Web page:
וּרְמִינְהוּ שְׁלֹשָׁה אַחִים שְׁנַיִם מֵהֶן נְשׂוּאִים שְׁתֵּי אֲחָיוֹת וְאֶחָד נָשׂוּי נׇכְרִית גֵּירַשׁ אֶחָד מִבַּעֲלֵי אֲחָיוֹת אִשְׁתּוֹ וּמֵת הַנָּשׂוּי נׇכְרִית וּכְנָסָהּ הַמְגָרֵשׁ וָמֵת זוֹ הִיא שֶׁאָמְרוּ שֶׁאִם מֵתוּ אוֹ נִתְגָּרְשׁוּ צָרוֹתֵיהֶן מוּתָּרוֹת And the Gemara raises a contradiction from a different mishna (30a), which discusses three brothers, two of whom are married to two sisters and one is married to an unrelated woman. One of the husbands of the sisters subsequently divorced his wife, and the one who was married to the unrelated woman died, and the one who divorced his wife married the yevama by levirate marriage and afterward died as well, which means that this yevama once again came for levirate marriage before the remaining brother, who was married to one of the sisters. It is with regard to this case that they said that if they died or were divorced their rival wives are permitted. This concludes the mishna.
טַעְמָא דְּגֵירַשׁ וְאַחַר כָּךְ כָּנַס אֲבָל כָּנַס וְאַחַר כָּךְ גֵּירַשׁ לָא The Gemara infers from this mishna: The reason she is permitted is that the yavam first divorced the sister and only afterward married the unrelated woman. In this case, the unrelated woman was never actually the rival wife of a sister, despite the fact that they were, at different times, married to the same man. However, if the yavam first married the unrelated woman and afterward divorced the sister, she would not be permitted to enter into levirate marriage because for a period of time she had been the rival wife of a forbidden relative.
אָמַר רַבִּי יִרְמְיָה תַּבְרָא מִי שֶׁשָּׁנָה זוֹ לֹא שָׁנָה זוֹ הַאי תַּנָּא סָבַר מִיתָה מַפֶּלֶת These two mishnayot apparently contradict each other. Rabbi Yirmeya said: This mishna is disjointed, i.e., the mishnayot are truly incompatible, and the tanna who taught this halakha did not teach that halakha. The reason for the difference in opinions is that this tanna, of the mishna here, maintains that death causes her to come before him for levirate marriage. In other words, the decisive moment that determines the obligation in or exemption from levirate marriage is the moment of the childless brother’s death. Since in the case of the mishna here she was not the rival wife of a forbidden relative at the time of his death, the prohibition does not apply to her.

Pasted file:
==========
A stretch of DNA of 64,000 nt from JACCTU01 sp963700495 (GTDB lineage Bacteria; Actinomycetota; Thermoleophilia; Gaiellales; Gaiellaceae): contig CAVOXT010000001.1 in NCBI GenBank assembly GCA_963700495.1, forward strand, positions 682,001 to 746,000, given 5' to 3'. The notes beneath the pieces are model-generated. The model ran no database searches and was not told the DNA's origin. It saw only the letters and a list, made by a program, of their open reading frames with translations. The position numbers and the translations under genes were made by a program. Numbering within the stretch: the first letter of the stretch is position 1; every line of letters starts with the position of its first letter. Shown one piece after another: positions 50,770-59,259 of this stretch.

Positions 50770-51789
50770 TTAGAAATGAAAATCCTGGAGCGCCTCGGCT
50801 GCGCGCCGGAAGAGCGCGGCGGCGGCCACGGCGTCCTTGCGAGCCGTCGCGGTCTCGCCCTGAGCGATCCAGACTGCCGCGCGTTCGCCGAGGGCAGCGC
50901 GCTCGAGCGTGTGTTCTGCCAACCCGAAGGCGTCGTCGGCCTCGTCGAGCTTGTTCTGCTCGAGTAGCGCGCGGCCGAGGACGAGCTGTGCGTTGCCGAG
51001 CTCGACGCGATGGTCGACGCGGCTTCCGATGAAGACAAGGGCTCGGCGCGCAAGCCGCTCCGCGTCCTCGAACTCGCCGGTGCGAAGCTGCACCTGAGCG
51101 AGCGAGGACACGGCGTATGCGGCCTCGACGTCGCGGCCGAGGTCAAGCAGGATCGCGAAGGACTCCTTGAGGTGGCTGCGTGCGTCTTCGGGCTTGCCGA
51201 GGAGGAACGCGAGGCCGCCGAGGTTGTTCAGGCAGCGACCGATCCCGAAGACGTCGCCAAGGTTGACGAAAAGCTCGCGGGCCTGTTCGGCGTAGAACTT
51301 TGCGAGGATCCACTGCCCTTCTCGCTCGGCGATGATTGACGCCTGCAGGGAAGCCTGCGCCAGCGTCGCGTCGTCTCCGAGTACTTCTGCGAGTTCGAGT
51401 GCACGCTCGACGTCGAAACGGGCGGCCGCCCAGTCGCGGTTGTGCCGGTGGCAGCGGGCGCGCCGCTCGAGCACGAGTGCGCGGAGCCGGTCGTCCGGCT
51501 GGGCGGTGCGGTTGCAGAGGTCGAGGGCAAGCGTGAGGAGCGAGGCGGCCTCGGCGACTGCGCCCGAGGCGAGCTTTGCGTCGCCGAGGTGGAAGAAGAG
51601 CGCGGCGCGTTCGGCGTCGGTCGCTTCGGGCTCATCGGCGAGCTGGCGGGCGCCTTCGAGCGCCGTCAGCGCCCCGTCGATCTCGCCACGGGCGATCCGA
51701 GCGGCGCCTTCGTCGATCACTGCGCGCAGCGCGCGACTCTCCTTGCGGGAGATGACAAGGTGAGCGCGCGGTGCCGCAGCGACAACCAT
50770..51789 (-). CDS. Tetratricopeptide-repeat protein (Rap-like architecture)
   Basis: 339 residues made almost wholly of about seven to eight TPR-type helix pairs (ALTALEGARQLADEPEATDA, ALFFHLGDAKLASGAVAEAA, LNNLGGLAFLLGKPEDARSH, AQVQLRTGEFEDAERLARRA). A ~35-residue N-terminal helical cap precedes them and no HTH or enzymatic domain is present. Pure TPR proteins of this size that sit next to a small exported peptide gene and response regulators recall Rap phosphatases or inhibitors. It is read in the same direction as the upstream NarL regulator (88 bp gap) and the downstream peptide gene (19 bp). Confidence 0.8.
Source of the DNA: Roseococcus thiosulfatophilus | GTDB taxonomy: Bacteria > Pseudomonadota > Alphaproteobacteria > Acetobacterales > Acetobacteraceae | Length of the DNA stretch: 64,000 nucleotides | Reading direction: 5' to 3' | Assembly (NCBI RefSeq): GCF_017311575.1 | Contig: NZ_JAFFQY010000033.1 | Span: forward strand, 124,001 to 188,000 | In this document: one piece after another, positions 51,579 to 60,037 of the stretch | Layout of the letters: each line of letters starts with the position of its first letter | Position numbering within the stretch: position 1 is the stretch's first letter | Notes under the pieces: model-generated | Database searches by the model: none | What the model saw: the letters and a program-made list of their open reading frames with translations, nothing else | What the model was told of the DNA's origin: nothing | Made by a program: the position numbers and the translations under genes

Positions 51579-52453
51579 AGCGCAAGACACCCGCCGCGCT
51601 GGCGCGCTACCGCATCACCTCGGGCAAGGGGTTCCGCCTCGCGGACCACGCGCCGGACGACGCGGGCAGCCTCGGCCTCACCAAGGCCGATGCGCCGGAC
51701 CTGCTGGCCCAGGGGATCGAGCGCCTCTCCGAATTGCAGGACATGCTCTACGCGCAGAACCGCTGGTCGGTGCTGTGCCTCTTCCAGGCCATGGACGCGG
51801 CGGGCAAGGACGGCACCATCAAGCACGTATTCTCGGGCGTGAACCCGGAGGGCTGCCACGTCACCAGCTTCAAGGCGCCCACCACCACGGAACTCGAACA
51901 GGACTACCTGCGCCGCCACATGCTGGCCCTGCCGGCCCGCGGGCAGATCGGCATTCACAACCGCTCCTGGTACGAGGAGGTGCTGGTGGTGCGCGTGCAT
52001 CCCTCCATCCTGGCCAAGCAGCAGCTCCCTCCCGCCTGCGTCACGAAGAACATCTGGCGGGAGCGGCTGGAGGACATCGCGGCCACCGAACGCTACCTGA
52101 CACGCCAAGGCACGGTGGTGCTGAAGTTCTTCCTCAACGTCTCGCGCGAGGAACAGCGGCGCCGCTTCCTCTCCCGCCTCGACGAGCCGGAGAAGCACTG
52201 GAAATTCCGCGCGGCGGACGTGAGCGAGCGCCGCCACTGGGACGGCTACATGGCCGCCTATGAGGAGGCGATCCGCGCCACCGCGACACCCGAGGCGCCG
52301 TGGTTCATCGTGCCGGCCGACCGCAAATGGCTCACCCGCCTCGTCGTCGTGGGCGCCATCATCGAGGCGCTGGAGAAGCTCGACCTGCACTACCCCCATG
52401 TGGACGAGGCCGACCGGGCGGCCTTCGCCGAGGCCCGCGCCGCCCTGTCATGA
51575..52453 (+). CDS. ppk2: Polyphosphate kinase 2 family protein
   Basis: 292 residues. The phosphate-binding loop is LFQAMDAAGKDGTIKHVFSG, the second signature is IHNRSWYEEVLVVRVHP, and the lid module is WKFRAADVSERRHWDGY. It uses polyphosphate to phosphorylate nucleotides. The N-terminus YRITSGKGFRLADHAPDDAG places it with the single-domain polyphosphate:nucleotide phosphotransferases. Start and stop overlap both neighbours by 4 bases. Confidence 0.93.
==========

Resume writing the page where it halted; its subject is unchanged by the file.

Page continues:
וְהַאי תַּנָּא סָבַר נִשּׂוּאִין הָרִאשׁוֹנִים מַפִּילִים And that tanna of the mishna dealing with three brothers maintains that the first marriage causes her to come before him for levirate marriage. In other words, the levirate bond is established at the time of the marriage, and since the second wife was the rival wife of a forbidden relative for at least a brief period, her exemption from levirate marriage was determined then.
רָבָא אָמַר לְעוֹלָם חַד תַּנָּא הוּא וְזוֹ וְאֵין צָרִיךְ לוֹמַר זוֹ קָתָנֵי Rava said: Actually, both mishnayot represent the opinion of a single tanna, but he teaches the mishna employing the style: This and it is unnecessary to say that. In other words, the mishna here is referring to a case where he first married and later divorced, while the mishna that deals with three brothers is speaking of a simpler, more obvious case, in which he first divorced and later married the second wife. In that case she is certainly permitted. Accordingly, there is no real contradiction here between the mishnayot, as they utilize different styles of teaching.
וְכֹל שֶׁיְּכוֹלָה לְמָאֵן וּתְמָאֵן הַשְׁתָּא וְתִתְיַיבֵּם לֵימָא מְסַיְּיעָא לֵיהּ לְרַבִּי אוֹשַׁעְיָא § The mishna taught: And if any of these forbidden relatives was a minor who could refuse her husband, then even if she did not refuse him, her rival wife performs ḥalitza and does not enter into levirate marriage. The Gemara asks: And let the minor perform refusal now, thereby annulling the marriage retroactively after the death of her husband, and let her rival wife enter into levirate marriage. Since this option is not accepted, let us say that it supports the opinion of Rabbi Oshaya.